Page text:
Book review: Cerealizing America: The Unsweetened Story of American Breakfast Cereal
Cerealizing America: The Unsweetened Story of American Breakfast Cereal
by Scott Bruce and Bill Crawford
Published by Faber & Faber (March 3, 1995)
Buy it at: Amazon
The best trivia
- Though today’s Cheerios contain oats and corn, oats were the star in the earliest incarnation of the classic cereal. Cheerioats launched in 1941. In 1945, Quaker Oats claimed it violated their trademark, so General Mills changed the name to Cheerios. Another trademark of the cereal was different, too—at first, the machine that made the hole in Cheerios didn’t work half of the time.
- Grape Nuts are called grape nuts because C.W. Post called maltose grape sugar and the cereal had a nutty flavor. He also claimed that his cereal cured malaria.
- Kellogg’s was originally called The Sanitarium Food Company, because Kellogg’s experiments with cereal grew out of his sanitarium. As a diet guru in the late 1800s, Kellogg developed a large following for his highly unorthodox vegetarian meals. An early pamphlet claimed, “Every meal is a prescription.” Those prescriptions included a diet of 14 pounds of peeled grapes a day—and nothing else.
Breakfast gets weird
In an anti-gluten age, it can be hard to remember the power of cereal (if your household still has four or five boxes in stock, it may be a little easier). Even if cereal’s popularity has diminished in favor of breakfast burritos and yogurt, one thing will always be true: cereal was really weird.
Cerealizing America contains the definition of good trivia: slightly irrelevant, completely bizarre, and fascinating. Covering the history of cereal from its invention to the sugary present, it’s a book that manages to be about marketing, religion, health, consumerism, and America while focusing exclusively on cereal. If such highfalutin interpretations are off putting, you’ll just enjoy the facts. No one can resist learning that Kellogg believed vinegar was “a poison, not a food” and that coffee “cripples the liver.” His books included What Is The Matter With The American Stomach and Constipation: How To Fight It.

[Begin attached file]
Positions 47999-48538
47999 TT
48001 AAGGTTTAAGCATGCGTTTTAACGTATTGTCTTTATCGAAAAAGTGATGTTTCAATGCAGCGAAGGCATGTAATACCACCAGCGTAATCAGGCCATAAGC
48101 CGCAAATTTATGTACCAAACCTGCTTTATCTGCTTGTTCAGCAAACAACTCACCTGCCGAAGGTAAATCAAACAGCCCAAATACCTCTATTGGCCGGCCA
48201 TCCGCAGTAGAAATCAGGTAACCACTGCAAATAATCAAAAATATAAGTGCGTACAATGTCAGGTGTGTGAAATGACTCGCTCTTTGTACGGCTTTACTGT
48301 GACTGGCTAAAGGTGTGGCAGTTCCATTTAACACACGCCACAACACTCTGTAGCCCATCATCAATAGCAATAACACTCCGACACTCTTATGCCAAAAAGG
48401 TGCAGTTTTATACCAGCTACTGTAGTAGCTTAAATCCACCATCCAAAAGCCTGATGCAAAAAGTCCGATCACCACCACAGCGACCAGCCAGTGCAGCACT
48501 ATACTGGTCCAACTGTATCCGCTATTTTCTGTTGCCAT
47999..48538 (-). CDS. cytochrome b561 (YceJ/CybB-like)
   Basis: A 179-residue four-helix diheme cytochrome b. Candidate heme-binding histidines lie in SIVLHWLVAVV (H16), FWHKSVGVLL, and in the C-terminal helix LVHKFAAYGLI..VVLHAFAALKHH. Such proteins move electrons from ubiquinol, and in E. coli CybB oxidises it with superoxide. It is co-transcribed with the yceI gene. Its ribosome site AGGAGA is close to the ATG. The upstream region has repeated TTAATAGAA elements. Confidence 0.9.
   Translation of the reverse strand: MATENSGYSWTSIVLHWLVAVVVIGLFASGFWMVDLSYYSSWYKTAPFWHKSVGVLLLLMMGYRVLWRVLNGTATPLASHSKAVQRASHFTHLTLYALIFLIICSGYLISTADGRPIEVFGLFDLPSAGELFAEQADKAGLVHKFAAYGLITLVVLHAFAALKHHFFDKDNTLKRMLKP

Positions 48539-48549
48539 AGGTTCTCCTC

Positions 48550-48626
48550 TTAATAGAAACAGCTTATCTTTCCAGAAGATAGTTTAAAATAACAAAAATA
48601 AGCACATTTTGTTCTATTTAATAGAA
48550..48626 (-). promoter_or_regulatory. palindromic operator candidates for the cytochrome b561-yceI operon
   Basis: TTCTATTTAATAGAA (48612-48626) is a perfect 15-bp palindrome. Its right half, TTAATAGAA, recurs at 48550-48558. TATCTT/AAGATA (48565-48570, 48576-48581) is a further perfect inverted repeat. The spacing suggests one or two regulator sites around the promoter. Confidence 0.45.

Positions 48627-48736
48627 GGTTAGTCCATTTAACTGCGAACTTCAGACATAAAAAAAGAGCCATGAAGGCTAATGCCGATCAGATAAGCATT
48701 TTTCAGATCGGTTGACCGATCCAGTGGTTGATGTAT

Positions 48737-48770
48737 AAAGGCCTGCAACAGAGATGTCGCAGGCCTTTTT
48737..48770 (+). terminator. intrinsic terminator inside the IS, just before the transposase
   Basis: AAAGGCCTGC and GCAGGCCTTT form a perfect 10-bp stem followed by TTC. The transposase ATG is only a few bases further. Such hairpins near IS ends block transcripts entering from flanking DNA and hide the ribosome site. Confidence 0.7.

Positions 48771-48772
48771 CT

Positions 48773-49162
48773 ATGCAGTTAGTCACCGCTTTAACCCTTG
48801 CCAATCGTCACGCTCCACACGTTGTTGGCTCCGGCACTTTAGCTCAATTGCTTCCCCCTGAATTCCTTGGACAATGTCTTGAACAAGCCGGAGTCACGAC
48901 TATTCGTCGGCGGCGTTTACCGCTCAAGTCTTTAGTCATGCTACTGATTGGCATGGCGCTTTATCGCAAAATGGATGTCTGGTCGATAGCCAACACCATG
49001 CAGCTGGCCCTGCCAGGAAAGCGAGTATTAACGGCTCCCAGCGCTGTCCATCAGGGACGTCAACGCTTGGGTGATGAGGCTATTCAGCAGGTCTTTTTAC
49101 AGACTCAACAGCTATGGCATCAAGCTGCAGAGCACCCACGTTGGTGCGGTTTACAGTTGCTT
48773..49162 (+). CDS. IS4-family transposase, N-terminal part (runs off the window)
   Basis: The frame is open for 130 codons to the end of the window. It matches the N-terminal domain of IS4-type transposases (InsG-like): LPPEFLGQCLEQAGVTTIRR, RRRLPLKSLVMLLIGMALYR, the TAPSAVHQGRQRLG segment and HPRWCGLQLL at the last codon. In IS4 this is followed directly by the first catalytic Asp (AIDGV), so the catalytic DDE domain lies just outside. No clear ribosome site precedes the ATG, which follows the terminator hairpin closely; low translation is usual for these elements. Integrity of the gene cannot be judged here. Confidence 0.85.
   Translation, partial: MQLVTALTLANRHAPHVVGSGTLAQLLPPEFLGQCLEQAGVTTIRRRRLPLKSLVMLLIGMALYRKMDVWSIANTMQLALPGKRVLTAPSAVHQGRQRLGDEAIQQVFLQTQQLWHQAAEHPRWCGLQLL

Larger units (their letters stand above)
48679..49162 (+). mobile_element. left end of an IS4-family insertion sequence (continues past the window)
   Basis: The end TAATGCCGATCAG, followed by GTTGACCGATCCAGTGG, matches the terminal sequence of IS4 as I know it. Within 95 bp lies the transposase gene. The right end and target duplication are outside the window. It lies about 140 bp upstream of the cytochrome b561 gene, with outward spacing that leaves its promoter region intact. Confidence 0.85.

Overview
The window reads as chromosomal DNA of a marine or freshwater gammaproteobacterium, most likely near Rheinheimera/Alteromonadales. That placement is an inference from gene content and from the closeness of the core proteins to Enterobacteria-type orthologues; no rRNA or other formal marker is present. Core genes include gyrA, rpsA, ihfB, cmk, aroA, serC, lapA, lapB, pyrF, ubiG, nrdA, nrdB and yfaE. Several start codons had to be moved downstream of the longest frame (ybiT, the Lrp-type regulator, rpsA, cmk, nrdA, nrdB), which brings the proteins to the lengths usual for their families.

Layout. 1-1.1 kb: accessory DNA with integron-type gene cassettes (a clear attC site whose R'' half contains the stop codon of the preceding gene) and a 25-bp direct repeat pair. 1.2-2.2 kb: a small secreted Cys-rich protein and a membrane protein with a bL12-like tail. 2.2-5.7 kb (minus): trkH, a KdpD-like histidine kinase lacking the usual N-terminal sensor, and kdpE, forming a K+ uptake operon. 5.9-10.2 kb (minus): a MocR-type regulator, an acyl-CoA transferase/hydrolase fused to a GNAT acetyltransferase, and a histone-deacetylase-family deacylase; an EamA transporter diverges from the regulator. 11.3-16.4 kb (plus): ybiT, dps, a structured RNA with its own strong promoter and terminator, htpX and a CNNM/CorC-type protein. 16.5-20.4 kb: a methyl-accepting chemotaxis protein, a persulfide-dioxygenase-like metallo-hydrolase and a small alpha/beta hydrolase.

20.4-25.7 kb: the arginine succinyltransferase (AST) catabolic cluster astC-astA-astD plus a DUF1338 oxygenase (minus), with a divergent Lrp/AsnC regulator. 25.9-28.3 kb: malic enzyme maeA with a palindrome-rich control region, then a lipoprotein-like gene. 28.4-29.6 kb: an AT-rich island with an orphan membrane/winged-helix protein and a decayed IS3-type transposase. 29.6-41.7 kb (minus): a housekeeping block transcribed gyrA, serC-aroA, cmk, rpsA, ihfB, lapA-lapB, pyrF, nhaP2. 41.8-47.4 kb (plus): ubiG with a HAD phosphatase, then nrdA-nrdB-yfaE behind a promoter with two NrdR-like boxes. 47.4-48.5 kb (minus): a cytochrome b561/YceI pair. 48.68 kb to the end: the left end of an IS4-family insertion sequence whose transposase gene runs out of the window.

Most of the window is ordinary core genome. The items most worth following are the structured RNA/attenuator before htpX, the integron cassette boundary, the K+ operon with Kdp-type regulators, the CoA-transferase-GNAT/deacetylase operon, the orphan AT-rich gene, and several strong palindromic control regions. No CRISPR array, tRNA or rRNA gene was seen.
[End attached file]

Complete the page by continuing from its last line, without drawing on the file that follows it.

Though Cerealizing America was published in 1995, it’s not particularly dated. The early years are the best, but coverage of Lone Ranger cereal giveaways and chocolatey 1960s inventions keeps it interesting throughout. By the end, you will have learned a lot (and might even be a little hungry).
What the book is
A history of cereal in its many incarnations, written for a serious-minded popular audience (that likes sugar).
What the book isn’t
Don’t go looking for full scale biographers of a single cereal maker, since this book provides an overview of about 100 years of breakfast.